This article was written by Natasha Latysheva. Here we publish a short version, with references to full source code in the original article.
Our internal data scientist had a few questions and comments about the article:
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Here's the article (short version)
In machine learning, you may often wish to build predictors that allows to classify things into categories based on some set of associated values. For example, it is possible to provide a diagnosis to a patient based on data from previous patients.
Classification can involve constructing highly non-linear boundaries between classes, as in the case of the red, green and blue classes below:
Many algorithms have been developed for automated classification, and common ones include random forests, support vector machines, Naïve Bayes classifiers, and many types of neural networks. To get a feel for how classification works, we take a simple example of a classification algorithm – k-Nearest Neighbours (kNN) – and build it from scratch in Python 2. You can use a mostly imperative style of coding, rather than a declarative/functional one with lambda functions and list comprehensions to keep things simple if you are starting with Python. Here, we will provide an introduction to the latter approach.
kNN classifies new instances by grouping them together with the most similar cases. Here, you will use kNN on the popular (if idealized) iris dataset, which consists of flower measurements for three species of iris flower. Our task is to predict the species labels of a set of flowers based on their flower measurements. Since you’ll be building a predictor based on a set of known correct classifications, kNN is a type of supervised machine learning (though somewhat confusingly, in kNN there is no explicit training phase; see lazy learning).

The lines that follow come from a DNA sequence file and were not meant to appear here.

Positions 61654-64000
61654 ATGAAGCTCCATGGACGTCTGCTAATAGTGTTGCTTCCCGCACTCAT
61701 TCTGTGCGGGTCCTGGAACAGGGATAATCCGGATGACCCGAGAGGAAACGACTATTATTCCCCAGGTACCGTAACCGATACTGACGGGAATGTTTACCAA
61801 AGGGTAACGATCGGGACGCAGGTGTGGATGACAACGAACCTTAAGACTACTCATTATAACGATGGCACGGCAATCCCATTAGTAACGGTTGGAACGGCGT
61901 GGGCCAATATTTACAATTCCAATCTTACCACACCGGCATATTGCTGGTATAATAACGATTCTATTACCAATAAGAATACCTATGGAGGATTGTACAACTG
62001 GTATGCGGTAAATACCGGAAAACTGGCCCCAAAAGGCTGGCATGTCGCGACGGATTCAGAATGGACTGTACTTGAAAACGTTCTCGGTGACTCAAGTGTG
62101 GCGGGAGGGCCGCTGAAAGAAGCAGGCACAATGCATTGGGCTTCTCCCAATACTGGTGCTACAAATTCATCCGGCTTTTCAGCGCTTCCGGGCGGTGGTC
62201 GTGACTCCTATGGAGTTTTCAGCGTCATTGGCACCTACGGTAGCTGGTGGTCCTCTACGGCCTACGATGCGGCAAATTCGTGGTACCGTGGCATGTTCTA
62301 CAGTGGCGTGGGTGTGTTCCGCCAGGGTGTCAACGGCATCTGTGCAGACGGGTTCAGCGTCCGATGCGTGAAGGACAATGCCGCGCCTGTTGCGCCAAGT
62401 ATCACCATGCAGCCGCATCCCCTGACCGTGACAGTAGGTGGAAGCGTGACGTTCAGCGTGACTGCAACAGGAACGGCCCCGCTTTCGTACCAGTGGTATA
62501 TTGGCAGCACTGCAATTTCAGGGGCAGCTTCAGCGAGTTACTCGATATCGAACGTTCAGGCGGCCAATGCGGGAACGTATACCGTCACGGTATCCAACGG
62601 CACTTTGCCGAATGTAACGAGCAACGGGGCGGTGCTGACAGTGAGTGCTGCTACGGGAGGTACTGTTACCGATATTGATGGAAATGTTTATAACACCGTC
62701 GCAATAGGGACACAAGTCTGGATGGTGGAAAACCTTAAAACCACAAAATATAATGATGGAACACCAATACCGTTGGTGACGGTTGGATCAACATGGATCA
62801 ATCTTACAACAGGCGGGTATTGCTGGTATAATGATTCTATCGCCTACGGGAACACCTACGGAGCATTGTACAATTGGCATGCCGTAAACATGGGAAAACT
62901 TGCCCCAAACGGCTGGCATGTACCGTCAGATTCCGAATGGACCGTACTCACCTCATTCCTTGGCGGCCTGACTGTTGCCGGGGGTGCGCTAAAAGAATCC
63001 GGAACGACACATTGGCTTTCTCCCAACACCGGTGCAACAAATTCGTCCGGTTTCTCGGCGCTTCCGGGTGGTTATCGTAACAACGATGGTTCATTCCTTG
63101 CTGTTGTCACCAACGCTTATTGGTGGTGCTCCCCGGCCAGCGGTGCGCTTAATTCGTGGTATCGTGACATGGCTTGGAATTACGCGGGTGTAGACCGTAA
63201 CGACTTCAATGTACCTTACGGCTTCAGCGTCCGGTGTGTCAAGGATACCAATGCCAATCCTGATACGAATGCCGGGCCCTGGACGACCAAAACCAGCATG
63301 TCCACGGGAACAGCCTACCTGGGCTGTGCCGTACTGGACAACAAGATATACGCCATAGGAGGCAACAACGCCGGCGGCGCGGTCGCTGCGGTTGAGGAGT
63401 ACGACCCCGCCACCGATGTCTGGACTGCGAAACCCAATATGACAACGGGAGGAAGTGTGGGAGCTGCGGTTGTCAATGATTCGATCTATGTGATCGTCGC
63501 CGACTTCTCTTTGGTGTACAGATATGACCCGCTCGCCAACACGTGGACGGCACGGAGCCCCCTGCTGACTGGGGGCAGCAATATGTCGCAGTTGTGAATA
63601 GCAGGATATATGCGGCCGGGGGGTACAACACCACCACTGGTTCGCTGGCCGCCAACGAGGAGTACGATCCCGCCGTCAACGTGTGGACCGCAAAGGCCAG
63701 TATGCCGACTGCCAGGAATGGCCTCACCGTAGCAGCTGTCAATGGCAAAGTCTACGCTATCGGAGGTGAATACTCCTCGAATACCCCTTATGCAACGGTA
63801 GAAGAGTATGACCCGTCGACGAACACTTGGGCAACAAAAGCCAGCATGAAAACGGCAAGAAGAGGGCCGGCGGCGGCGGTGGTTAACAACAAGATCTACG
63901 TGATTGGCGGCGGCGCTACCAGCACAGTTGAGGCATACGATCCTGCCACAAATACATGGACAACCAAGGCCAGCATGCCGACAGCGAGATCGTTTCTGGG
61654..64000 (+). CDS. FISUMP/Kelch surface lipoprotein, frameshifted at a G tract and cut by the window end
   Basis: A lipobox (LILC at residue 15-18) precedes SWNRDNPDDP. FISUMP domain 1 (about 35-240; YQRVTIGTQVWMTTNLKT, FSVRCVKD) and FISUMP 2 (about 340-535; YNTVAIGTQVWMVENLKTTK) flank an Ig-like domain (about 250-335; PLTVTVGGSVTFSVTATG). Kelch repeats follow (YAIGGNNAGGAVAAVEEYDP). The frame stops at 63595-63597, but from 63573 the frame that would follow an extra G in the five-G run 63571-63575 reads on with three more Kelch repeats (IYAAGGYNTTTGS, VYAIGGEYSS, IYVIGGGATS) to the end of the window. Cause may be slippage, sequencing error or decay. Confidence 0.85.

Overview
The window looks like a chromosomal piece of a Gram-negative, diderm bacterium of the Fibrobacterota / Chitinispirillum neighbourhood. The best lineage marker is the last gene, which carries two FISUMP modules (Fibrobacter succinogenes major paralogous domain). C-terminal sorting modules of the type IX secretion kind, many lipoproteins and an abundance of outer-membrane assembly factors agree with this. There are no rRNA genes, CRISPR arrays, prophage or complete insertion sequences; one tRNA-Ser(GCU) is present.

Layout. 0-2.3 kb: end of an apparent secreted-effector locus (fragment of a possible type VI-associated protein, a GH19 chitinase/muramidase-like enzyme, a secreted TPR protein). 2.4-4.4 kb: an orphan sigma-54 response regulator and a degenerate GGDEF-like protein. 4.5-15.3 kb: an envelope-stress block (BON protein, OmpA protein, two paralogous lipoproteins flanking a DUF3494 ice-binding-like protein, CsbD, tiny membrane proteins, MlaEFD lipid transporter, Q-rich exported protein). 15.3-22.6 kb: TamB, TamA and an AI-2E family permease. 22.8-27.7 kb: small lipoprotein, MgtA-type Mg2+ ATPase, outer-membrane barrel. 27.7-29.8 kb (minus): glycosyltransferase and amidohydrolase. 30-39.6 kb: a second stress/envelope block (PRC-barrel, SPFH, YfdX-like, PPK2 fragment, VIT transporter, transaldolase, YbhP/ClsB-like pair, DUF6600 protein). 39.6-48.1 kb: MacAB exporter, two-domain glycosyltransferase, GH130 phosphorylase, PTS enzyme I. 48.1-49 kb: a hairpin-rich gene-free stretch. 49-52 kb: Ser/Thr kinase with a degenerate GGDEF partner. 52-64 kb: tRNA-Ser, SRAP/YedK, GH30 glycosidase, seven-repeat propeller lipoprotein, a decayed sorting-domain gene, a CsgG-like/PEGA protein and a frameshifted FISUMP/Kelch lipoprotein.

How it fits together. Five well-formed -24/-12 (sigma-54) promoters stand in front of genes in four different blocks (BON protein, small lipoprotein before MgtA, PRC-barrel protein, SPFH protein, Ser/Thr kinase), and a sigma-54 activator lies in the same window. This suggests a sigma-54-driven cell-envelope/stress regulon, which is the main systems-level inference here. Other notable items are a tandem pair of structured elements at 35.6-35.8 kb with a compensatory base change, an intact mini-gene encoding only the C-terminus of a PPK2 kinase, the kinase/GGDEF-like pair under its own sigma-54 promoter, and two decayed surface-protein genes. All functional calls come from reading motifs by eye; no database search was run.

The kNN task can be broken down into writing 3 primary functions:
The steps in the following diagram provide a high-level overview of the tasks you’ll need to accomplish in your code.
Briefly, you would like to build a script that, for each input that needs classification, searches through the entire training set for the k-most similar instances. The class labels of the most similar instances should then be summarized by majority voting and returned as predictions for the test cases.
The complete code is at the end of the post. Now, let’s go through the different parts separately and explain what they do.
The following sections as well as the source code are available in the original (quite long) article.
About the author (of the original article)
Natasha is a computational biology PhD student at the MRC Laboratory of Molecular Biology. Her research is focused on cancer genomics, statistical network analysis, and protein structure. More generally, her research interests lie in data-intensive molecular biology, machine learning (especially deep learning) and data science.